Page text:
There’s more than one way to bill customers for your products and services. A statement charge is one of them.
Everyone needs to plan for retirement. But as a business owner, you face a distinctive challenge in that you must save for your golden years while also creating, updating and eventually executing a succession plan.
If you’re self-employed and don’t have withholding from paychecks, you probably have to make estimated tax payments. These payments must be sent to the IRS on a quarterly basis. The third 2019 estimated tax payment deadline for individuals is Monday, September 16.
Many employers wish to offer group term life insurance as a fringe benefit but find the premiums unaffordable. Under such circumstances, you could provide the coverage and have employees pay the premiums pretax through an existing cafeteria plan. Just be sure you understand the tax impact.
If you’re a small business owner or you’re involved in a start-up, you may want to set up a tax-favored retirement plan for yourself and any employees. Several types of plans are eligible for tax advantages. 401(k) plan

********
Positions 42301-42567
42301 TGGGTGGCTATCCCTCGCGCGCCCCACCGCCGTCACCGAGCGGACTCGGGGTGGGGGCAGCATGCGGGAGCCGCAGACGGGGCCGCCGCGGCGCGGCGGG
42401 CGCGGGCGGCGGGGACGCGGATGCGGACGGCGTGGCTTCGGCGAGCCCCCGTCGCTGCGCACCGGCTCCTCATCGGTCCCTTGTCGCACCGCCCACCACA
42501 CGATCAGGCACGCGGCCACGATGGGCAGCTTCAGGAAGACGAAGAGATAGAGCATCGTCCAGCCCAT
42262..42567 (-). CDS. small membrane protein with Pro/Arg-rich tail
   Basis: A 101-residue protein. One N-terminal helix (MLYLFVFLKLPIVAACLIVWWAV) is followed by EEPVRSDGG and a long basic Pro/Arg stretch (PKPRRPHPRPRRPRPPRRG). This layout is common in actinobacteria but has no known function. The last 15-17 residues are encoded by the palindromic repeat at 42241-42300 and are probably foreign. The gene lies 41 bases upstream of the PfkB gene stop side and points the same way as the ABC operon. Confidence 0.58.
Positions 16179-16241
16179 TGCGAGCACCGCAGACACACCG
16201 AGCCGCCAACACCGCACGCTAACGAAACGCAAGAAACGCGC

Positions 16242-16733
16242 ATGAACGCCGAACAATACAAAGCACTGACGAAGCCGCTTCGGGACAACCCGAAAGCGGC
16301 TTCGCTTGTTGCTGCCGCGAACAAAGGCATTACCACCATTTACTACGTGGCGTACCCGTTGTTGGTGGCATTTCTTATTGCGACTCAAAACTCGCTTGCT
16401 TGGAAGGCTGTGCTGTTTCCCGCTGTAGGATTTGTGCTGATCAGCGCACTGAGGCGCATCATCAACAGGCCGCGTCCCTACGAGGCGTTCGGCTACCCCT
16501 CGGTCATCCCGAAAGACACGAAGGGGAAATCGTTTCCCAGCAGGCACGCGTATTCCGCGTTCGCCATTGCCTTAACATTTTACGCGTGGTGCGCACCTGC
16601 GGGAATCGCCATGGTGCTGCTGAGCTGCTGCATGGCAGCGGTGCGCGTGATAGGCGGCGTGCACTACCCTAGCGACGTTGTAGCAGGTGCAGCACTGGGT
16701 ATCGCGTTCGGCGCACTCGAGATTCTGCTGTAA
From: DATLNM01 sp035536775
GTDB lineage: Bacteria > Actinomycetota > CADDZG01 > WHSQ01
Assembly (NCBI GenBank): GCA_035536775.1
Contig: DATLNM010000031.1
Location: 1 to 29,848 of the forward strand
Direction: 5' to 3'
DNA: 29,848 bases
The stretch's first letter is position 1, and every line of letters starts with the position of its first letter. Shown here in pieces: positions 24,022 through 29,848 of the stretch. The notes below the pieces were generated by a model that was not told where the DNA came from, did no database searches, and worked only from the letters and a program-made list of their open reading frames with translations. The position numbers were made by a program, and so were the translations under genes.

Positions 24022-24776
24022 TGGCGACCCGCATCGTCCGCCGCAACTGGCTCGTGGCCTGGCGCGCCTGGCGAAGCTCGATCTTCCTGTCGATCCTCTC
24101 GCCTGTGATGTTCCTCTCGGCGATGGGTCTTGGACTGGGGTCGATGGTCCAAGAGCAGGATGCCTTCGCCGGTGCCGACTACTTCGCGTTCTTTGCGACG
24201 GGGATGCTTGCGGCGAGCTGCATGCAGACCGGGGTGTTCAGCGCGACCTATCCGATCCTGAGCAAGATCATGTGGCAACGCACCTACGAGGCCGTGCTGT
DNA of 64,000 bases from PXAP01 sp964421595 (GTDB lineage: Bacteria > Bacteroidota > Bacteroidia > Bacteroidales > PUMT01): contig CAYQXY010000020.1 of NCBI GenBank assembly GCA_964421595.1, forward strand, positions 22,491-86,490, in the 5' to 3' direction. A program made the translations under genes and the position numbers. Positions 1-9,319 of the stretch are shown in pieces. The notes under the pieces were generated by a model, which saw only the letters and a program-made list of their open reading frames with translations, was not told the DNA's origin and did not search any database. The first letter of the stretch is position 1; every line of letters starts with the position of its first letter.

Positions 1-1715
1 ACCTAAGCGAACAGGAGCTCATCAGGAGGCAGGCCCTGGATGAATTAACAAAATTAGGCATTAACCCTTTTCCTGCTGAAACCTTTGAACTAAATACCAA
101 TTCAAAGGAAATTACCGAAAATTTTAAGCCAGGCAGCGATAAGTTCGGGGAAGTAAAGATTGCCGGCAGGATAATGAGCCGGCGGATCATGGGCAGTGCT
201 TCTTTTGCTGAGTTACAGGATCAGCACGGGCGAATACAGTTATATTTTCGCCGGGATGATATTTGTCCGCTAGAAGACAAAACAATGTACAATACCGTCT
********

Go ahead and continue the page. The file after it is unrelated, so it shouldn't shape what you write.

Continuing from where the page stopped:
Most not-for-profit board members are unpaid volunteers. They’ve agreed to serve because they care about your mission and the impact your organization is making.
As teachers head back for a new school year, they often pay for various expenses for which they don’t receive reimbursement. Fortunately, they may be able to deduct them on their tax returns. However, there are limits on this special deduction, and some expenses can’t be written off.
The IRS recently issued final regulations that permit employers to voluntarily truncate employee Social Security Numbers (SSNs) on copies of Forms W-2 furnished to employees. The purpose of the regs is to aid employers’ efforts in protecting workers from identity theft.
The use of a company vehicle is a valuable fringe benefit for owners and employees of small businesses. This benefit results in tax deductions for the employer as well as tax breaks for the owners and employees using the cars.
If you’re putting aside money for college or other educational expenses, consider a tax-advantaged 529 savings plan. Also known as “college savings plans,” 529 plans were expanded by the Tax Cuts and Jobs Act (TCJA) to cover elementary and secondary school expenses as well.